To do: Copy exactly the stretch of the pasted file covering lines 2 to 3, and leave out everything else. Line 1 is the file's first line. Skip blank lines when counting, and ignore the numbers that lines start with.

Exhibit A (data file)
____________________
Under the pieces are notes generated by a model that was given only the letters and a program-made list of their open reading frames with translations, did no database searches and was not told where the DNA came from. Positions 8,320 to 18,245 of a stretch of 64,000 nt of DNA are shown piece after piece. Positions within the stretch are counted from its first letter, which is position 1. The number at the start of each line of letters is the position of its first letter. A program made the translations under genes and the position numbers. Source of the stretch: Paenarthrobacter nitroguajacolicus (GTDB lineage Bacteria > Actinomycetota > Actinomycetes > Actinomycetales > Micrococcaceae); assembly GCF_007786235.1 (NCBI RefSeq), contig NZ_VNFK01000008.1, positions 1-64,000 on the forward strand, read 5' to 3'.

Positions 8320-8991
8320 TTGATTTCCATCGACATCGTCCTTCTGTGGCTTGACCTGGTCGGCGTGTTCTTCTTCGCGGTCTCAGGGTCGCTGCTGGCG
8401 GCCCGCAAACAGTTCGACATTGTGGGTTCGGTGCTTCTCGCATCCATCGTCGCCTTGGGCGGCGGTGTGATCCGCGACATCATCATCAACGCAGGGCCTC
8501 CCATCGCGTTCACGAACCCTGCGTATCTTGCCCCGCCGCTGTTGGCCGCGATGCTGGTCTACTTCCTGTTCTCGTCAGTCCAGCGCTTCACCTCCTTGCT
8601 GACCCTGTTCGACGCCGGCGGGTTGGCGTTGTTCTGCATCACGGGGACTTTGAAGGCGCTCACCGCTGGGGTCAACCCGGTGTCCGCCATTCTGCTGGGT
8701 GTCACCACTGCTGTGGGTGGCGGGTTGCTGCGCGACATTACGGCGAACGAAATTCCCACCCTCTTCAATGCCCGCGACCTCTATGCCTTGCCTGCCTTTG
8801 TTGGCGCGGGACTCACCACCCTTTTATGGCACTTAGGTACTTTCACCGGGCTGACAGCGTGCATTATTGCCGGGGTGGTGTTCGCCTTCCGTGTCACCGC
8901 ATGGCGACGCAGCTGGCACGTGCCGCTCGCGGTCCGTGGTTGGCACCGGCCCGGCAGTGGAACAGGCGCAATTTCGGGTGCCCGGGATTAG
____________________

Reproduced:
Positions 8320-8991
8320 TTGATTTCCATCGACATCGTCCTTCTGTGGCTTGACCTGGTCGGCGTGTTCTTCTTCGCGGTCTCAGGGTCGCTGCTGGCG